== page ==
Software Supply Chain Security: Your Attack Surface Is Bigger Than You Think

Julie Peterson
Sr. Product Marketing Manager

When most organizations approach software supply chain security, too often they think only about securing the open source or third-party dependencies in their code. Unfortunately, this approach is too narrow in scope. Not enough organizations are thinking about securing the DevOps tools and infrastructure that make up the software development life cycle (SDLC) itself to prevent software supply chain attacks. By not securing these tools, the software supply chain attack surface is significantly larger than most organizations realize.

Why Secure the Software Supply Chain?

Headline-grabbing software supply chain attacks are on the rise. ENISA, the European Union cybersecurity agency, reported a 4x increase in the number of organized software supply chain attacks since early 2020. Gartner believes this trend will continue. In the report How Software Engineering Leaders Can Mitigate Software Supply Chain Security Risks, Gartner predicts that 45% of all organizations will experience attacks on their software supply chains by 2025.

Hackers have shifted their focus away from production applications to attacking the DevOps tools and infrastructure that make up the software delivery pipeline. These tools – source control management systems (SCMs), build tools, deployment tools, Infrastructure-as-Code (IaC), registries, and more – are being targeted for several reasons. First, the number of entry points from which attackers can attempt to break-in is large, and covering them all is difficult. Second, DevOps tools are typically purchased by engineering teams and live outside the visibility and control of security. Finally, unlike protecting the production environment or detecting vulnerabilities in source code, there are no widespread solutions to centrally secure and govern GitHub, Jenkins, JFrog, Kubernetes, and other tools that make up software supply chains. This vast attack surface combined with little to no security visibility or dedicated tooling are why software supply chains have become many organizations’ weakest links.

Attack Vectors Across the SDLC

The SDLC is an attractive target because of the abundance of attack vectors. Malicious actors have found it easier to gain access to the SDLC because of these numerous entry points – think about how many developer accounts, repositories, or misconfigured tools organizations have that could be compromised or leaked. Additionally, a successful exploit of one of these vectors could provide access to the production runtime environment and its data. Most organizations have a significant gap in their software supply chain coverage for these use cases, and traditional AppSec tools like SAST or WAF focus on other problems.

SDLC Attack Vectors

Figure 1 – Modern Software Delivery Pipeline Attack Vectors

Attack vectors in the SDLC include DevOps tools and infrastructure, developer accounts, insecure coding practices, code leaks, and more.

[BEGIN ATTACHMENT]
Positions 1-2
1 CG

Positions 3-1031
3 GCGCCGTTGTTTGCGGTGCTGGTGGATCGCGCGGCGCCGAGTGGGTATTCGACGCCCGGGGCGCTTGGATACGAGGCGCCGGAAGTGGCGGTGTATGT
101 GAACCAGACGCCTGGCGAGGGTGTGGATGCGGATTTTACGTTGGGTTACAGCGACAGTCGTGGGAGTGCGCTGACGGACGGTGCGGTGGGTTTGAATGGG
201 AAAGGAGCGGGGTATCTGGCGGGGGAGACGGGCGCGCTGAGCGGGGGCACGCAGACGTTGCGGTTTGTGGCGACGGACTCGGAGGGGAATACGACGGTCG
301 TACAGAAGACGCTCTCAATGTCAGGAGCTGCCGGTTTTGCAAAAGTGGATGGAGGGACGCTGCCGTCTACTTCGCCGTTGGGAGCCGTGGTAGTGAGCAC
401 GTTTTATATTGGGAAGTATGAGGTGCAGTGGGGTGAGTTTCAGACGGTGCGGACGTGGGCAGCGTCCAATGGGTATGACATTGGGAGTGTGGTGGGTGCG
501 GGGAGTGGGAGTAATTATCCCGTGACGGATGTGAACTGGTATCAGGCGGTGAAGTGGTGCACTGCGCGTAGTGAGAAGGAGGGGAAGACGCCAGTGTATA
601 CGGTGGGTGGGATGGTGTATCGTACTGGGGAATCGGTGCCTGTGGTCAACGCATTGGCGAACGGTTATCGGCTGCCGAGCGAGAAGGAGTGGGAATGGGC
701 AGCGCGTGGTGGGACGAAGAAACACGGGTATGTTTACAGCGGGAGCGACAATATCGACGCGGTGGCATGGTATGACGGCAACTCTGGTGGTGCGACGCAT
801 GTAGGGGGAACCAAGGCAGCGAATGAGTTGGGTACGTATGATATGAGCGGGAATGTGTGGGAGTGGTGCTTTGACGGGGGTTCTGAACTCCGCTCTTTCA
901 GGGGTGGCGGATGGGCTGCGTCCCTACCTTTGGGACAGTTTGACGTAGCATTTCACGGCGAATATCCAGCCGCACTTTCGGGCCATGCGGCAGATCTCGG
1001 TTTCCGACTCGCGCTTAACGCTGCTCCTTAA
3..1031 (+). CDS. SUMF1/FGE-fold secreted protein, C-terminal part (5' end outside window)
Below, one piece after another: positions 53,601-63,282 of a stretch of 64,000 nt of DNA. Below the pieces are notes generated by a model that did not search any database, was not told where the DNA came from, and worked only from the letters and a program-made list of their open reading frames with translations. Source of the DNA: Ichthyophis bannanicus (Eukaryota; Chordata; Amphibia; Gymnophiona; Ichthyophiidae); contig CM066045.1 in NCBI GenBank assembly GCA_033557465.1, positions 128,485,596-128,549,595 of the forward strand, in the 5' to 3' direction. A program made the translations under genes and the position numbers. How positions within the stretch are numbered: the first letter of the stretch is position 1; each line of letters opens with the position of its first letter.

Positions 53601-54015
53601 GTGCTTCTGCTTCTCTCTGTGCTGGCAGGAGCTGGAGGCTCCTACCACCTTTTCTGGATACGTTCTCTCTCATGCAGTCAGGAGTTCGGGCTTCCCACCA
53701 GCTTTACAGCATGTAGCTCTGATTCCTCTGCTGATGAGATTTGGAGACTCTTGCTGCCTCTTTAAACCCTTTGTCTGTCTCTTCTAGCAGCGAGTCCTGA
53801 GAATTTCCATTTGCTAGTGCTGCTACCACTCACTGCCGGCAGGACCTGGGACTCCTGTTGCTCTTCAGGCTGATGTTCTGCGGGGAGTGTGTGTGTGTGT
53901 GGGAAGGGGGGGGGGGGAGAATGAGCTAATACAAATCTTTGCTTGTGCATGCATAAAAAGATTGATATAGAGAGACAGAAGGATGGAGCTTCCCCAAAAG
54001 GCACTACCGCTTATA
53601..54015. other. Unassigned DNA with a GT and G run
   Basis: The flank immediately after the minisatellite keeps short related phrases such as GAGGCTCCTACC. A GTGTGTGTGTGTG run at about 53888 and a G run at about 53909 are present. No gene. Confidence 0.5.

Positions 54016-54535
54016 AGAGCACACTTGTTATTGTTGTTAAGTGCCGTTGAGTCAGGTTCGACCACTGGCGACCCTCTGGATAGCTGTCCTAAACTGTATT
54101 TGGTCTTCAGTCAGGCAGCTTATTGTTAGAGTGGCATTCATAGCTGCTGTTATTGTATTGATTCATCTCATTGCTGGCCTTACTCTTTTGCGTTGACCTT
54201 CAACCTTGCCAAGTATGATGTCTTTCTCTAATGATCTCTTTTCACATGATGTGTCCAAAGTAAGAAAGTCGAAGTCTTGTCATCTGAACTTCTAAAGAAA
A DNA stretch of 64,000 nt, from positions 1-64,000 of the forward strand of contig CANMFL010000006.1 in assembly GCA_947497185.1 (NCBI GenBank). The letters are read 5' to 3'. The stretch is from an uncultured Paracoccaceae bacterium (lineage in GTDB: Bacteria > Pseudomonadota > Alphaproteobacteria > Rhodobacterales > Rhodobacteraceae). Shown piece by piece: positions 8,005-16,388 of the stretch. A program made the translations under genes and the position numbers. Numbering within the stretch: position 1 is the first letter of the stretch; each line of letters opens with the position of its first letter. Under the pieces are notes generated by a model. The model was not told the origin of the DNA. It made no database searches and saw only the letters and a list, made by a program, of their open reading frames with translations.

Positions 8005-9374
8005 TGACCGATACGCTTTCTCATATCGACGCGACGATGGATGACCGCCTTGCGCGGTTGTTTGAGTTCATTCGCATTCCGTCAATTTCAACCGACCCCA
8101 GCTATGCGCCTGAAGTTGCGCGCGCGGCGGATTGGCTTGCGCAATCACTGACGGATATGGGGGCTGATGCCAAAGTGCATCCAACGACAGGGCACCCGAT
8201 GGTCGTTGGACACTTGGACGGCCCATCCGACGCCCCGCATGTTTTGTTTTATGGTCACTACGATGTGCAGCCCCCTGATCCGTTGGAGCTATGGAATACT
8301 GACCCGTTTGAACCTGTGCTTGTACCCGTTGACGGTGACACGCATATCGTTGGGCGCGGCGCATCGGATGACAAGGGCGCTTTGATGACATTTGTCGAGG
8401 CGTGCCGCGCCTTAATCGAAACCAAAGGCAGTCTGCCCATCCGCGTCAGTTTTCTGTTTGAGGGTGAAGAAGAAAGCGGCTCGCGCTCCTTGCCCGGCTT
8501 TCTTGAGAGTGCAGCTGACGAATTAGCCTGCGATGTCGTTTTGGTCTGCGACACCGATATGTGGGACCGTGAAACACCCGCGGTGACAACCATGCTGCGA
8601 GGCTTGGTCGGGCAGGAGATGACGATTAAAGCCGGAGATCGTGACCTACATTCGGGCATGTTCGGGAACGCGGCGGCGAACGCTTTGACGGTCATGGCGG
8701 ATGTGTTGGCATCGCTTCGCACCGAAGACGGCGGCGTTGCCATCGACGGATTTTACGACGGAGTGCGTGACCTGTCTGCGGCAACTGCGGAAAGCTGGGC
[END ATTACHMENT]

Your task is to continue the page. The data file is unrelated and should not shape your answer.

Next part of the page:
DevOps Tools and Infrastructure

As the tooling used to build modern software has grown increasingly complex, this lengthy list of components has become a broad attack surface. DevOps tools and infrastructure includes SCMs, build systems, package repositories, cloud providers, and more. Out of the box, these components are configured for release efficiency and velocity, not security. Complicating matters, these tools are often implemented outside the purview of security teams. Because of this, DevOps tooling could be compromised, as was the case with SolarWinds, especially if these tools are running default settings instead of being managed by consistent and rigorous security policies.

Code Tampering

Code tampering occurs when source code is altered or code is injected in a malicious way, such as weaponizing an application against its users. Code tampering can occur at any point in the development pipeline, and preventing it requires organizations to monitor all stages of the SDLC. Moreover, trends like everything as code and GitOps now store other things as code that can be tampered, including security policies, infrastructure templates, build rules, and more. This expands the potential attack surface for code tampering beyond feature code and enables attackers to compromise more of the SDLC.

Insecure Coding Practices

Beyond software vulnerabilities, coding can introduce a myriad of risks. Not following secure coding best practices exposes valuable resources and enables attackers to gain access to your systems. This includes such things as using hardcoded secrets, having infrastructure as code (IaC) misconfigurations, not standardizing on naming conventions, or storing sensitive information beyond secrets in code comments. Hardcoded secrets become dangerous when API keys, encryption keys, tokens, or passwords are exposed. Misconfigurations in IaC templates risk being replicated across many cloud environments and can expose application components or data to the public. Not following standardized naming conventions might be an early indicator of a compromised developer account.